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Posted 19 Dec 2012

How to Pass Values to UILabel Objects in iOS 6 Storyboard

, 19 Dec 2012
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How to pass values to UILabel objects in iOS 6 Storyboard

This simple tutorial will guide you through one of the problems you will encounter when you start in the iOS and Xcode world.

How to Pass Values to UILabel Objects in iOS 6

Passing values to UILabel in the iOS is one of the most common things that you will do when you develop iPhone or iPad apps. This is no issue when the UILabel is in the same viewController as the object that is changing UILabel's value. But things can get a little tricky when you try to pass values to a UILabel that is on another viewController. To help you achieve this thing and get an idea of how this process works, we created this simple tutorial that shows you how to pass values to UILabels in iOS 6 and earlier versions. We will create a simple Quotes App that will display a quote of 3 world’s top visionaries if you press a button with their name.

If you don’t have time to read this tutorial, you can download the source code on GitHub.

Setting Up the Project

In Xcode, start by creating a new project from File › New › New Project.

Select Project in Xcode

Select Single View Application, give it a name, for example QuotesApp.

Project options Xcode

Now we are ready to start. Just open the storyboards file. You can find it on the left. Now drag one ViewControllers from the objects pane on the lower right section of Xcode.

Add a new viewController

In order for these views to behave correctly and to manipulate them with code, we need some separate files:

  • DetailViewController.h
  • DetailViewController.m

To create these files: File › New › New File. Select Objective-C Class, name it DetailViewController and give it a subclass of UIViewController.

Add a view controller file

After creating a .h and a .m file, we need to change the class of the DetailViewController. To do so, you need to select the view and then in the Identity Inspector, set the Custom Class to DetailViewController.

Define a Custom Class


Now, we need to prepare the UI. We will need 3 Round rect buttons, and 3 UILabels. After dragging 3 Round Rect buttons on the MainViewController, double click on each one and give them a name. We will rename it, Steve Jobs, Albert Einstein and Thomas Edison. You can play with the look of the buttons and the label in the Inspector Pane on the right.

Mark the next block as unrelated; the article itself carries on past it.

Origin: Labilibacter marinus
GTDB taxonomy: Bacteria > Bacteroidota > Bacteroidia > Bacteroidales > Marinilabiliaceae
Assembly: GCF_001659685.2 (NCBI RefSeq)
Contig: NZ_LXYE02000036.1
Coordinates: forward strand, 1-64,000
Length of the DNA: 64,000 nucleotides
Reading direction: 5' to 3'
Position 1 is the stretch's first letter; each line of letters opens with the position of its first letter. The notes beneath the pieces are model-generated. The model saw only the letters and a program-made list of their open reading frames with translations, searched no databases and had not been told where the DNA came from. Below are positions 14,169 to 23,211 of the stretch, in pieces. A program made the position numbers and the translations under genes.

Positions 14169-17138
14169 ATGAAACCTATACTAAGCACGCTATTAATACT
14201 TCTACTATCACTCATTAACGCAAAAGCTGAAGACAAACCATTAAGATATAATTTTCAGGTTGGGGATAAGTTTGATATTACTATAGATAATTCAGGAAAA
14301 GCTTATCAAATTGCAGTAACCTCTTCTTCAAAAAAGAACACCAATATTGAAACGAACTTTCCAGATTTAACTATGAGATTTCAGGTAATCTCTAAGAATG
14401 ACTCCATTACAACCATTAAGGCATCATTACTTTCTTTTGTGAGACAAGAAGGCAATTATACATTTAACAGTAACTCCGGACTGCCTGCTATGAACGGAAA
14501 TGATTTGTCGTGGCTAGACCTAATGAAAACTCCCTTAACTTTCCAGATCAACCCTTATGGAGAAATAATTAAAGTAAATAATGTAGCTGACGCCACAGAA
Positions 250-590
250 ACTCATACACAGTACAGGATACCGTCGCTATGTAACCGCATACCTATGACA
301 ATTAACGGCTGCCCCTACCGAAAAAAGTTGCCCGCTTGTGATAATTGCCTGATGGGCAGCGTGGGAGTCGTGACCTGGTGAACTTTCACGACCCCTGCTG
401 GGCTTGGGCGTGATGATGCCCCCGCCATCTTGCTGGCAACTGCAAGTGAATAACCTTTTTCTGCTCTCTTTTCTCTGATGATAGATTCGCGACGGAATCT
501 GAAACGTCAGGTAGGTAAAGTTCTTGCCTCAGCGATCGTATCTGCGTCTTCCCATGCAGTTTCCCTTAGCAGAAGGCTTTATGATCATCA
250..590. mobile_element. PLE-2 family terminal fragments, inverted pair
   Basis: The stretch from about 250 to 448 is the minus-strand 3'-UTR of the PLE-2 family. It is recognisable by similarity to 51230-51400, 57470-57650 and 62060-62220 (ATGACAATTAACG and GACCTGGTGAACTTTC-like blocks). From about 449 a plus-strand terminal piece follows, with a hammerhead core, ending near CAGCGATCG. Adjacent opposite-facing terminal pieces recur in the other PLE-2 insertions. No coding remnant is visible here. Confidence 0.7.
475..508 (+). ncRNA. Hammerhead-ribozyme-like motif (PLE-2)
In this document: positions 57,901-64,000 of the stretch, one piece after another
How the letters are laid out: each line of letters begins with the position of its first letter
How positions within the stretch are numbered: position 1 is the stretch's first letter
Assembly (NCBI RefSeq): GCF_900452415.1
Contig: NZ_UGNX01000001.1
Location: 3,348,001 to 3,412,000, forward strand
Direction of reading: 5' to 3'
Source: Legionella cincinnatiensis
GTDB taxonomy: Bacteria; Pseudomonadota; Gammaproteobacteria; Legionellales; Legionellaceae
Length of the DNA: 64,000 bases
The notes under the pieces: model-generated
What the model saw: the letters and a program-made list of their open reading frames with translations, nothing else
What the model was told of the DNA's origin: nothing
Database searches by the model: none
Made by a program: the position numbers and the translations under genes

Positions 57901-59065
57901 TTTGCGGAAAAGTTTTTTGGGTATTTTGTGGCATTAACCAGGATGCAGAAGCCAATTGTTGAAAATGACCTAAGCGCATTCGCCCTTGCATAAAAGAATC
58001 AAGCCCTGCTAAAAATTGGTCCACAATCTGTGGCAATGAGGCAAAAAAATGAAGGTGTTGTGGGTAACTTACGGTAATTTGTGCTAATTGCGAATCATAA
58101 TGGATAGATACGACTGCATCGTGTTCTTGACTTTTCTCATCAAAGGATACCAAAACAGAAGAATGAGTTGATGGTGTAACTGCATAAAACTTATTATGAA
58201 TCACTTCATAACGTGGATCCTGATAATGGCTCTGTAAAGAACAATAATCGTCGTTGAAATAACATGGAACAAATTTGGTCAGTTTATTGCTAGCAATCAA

UI preparation

Great, now let’s drag 2 Labels from the Objects Panel, one that will hold the name of the app, and another that will hold a subtitle. After that, you can play with font sizes and properties in the Attributes Inspector Pane. You can change the label text from there, or by double clicking on the label in the Storyboard. You can see these changes in the image above.

Great, now let's drag two Labels to the DetailViewController.

This object will change programmatically, based on the button you will choose. Now you need to expand this Label so it can accommodate the quote based on the button you have touched. And the other Label will display the name of the person that said the quote. Resize the quotes label to accommodate multiple lines of text, by dragging its edges.

UI quote preparation

After adding these two UILabels, you need to change the attributes of the quotes label in order to display multiple lines of text. To do so, select the quotes label, go to the Attributes Inspector, change the Line Breaks to Word Wrap and change the Lines to 0.

UI quote preparation

Great, well done. Now we need to connect these two views, so when the user taps a button, the DetailViewController will be Pushed on screen. Do do so, Segues come to our help. You can create a Segue by simply CTRL + dragging from a button to the DetailViewController. You need repeat this step for the other two buttons. After doing that, you need to give each Segue a name, or an Identifier.

You can do so, by clicking on the icon that is in the middle of the arrow connecting the two Views. After that, you can change the Identifier in the Attributes Panel. You can see in the image below.

Prepare Segue Identifier

Hooking Up Buttons and labels

Now that the storyboard is complete, we need a little bit of code and hook up these buttons and labels. Go to the Storyboard, select a button and then in the upper right corner, click on the icon that looks like a tuxedo. This will automatically split the screen in two parts, so you can simply hook the interface with the code.

To do so, CTRL + drag from the button to the .h file.

Prepare Segue Identifier